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Ted Cruz’s misplaced priorities

In his primetime speech Wednesday night, Ted Cruz self-destructed because he put a higher priority on political opportunism than he put on keeping his promise. The opening of the speech was actually pretty good, drawing lots of applause from those in the hall. Unfortunately for Sen. Cruz, to use a gymnastic metaphor, he didn’t stick the dismount. Actually, that’s being charitable.

Last night, Ted Cruz showed, above all else, that he’s a political opportunist masquerading as a principled conservative. Let’s be clear. It isn’t that I think Sen. Cruz isn’t a principled conservative. It’s that I think he’s a political opportunist first and foremost. Let me explain.

At the first debate last summer, Ted Cruz raised his hand and pledged to support the nominee whoever it was. Amanda Carpenter, appearing on CNN’s panel, said that Sen. Cruz should have the right to renege on that promise after Trump criticized Sen. Cruz’s wife and after Trump all but accused Sen. Cruz’s father of being part of the team that assassinated JFK in 1963. That’s a fair argument that reasonable people can see from the other person’s perspective.

If Sen. Cruz wanted to be a principled conservative and not endorse Donald Trump, the thing to do is to say outright that he wouldn’t support Trump in a statement, then explain why he wasn’t endorsing Trump. That would’ve been the honorable thing to do.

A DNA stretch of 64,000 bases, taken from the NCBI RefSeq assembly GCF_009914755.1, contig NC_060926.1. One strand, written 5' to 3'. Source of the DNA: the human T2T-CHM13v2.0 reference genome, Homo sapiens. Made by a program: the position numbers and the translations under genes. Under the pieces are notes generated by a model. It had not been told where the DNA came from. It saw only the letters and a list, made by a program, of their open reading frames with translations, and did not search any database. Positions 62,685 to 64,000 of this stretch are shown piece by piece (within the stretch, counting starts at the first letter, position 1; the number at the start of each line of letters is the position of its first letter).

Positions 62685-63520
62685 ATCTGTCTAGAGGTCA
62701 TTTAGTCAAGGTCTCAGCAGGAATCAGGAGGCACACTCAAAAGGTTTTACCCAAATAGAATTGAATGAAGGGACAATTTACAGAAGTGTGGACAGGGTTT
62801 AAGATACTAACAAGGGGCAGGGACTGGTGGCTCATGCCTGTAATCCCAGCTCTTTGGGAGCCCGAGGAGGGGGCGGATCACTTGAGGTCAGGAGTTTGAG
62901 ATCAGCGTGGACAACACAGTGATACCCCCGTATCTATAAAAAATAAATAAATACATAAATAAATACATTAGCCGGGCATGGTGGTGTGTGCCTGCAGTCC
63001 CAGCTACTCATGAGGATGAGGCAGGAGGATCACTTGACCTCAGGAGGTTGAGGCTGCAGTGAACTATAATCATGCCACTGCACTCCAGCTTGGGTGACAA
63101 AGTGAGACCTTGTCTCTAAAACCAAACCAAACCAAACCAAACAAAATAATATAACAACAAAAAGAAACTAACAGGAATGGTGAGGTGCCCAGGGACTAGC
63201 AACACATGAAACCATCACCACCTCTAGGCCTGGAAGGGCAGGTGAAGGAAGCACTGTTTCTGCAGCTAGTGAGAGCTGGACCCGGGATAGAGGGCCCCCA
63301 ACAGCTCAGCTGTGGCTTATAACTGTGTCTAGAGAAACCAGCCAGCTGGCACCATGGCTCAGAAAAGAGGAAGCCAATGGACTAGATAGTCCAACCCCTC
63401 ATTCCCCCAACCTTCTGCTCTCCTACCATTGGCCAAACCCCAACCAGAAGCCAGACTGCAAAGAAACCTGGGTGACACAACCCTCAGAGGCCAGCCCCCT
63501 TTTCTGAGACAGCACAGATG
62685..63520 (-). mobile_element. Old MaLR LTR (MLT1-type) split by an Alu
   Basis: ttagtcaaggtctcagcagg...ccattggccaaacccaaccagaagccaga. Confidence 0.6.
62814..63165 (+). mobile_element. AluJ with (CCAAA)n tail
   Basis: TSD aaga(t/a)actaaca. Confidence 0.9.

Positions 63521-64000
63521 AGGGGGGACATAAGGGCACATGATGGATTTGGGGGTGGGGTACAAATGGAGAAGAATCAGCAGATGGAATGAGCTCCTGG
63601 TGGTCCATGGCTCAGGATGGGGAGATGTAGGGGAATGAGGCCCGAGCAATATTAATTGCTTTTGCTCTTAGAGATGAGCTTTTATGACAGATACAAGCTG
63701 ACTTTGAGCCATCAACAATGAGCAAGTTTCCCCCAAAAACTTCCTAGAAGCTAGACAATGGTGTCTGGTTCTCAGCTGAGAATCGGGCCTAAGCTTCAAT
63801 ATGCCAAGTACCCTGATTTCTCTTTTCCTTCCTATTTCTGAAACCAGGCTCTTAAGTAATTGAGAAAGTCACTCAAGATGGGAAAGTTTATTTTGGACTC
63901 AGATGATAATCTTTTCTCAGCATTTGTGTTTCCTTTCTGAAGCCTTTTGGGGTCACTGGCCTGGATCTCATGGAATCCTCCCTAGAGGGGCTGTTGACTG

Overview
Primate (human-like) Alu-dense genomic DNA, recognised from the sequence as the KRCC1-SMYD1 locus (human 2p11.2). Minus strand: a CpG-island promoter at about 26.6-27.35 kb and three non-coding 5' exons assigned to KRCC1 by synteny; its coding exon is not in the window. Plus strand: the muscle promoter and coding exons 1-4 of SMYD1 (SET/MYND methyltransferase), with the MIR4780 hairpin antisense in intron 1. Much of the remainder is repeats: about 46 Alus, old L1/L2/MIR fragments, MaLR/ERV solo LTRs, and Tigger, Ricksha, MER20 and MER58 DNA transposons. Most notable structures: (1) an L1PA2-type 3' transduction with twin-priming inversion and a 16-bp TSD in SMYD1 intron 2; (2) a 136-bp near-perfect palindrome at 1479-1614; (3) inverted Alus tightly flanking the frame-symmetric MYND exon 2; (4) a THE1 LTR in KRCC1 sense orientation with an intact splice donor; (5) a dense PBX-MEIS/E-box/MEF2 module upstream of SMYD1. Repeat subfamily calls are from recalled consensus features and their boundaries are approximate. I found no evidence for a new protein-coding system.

Instead, Sen. Cruz wanted to have it both ways. He didn’t want to endorse Trump but he definitely wanted a primetime speaking slot at the Convention in the hopes of positioning himself for a presidential run in 2020.

In the end, the activists in the hall booed him:

After getting booed off the stage, Sen. Cruz tried visiting Sheldon Adelson’s booth. It didn’t go well:

On the donor suite level, people approached Cruz and insulted him, a source told CNN’s Dana Bash. One state party chairman reacted so angrily that he had to be restrained. Cruz, who has long sought the support of GOP megadonor Sheldon Adelson, was turned away when he tried to enter Adelson’s suite.

Andy Abboud, a senior aide to the Las Vegas casino magnate, said Cruz was initially invited to come up to visit the Adelsons, but when he failed to endorse Trump the invitation was rescinded. “When he didn’t endorse, they were stunned and disappointed,” Abboud told CNN. “We could not allow Ted Cruz to use the Adelsons as a prop against Donald Trump,” he added. “The Adelsons support Donald Trump and made that clear. They like Ted Cruz, but there was no way the Adelsons were going to be the first stop after not endorsing. That would be disrespectful to our nominee.”

I can’t help but believe that there’s now a ton of bad blood between the activists in the hall and Sen. Cruz. If Donald Trump doesn’t win this November, those activists will blame Sen. Cruz’s speech as being a major contributing factor for that loss.

Michael Reagan’s tweet and Gen. Michael Flynn’s tweet said it all. First, here’s what Michael Reagan said:

Was Cruz thinking about 2020 not 2016. Is that why he didn’t endorse? How does that unite the Republican Party. Sad and Selfish

Here’s Gen. Flynn’s tweet:

I’m sorry, but tonight Ted Cruz demonstrated he is willing to place self before country.

I’ll just add that, as a strategist and as an opportunist, Sen. Cruz isn’t too bright.

Technorati: Ted Cruz, Sore Loser, Political Opportunist, Donald Trump, GOP Presidential Nominee, Michael Reagan, Michael Flynn, Sheldon Adelson, Republican National Convention, Election 2016

Authored By Let Freedom Ring Blog

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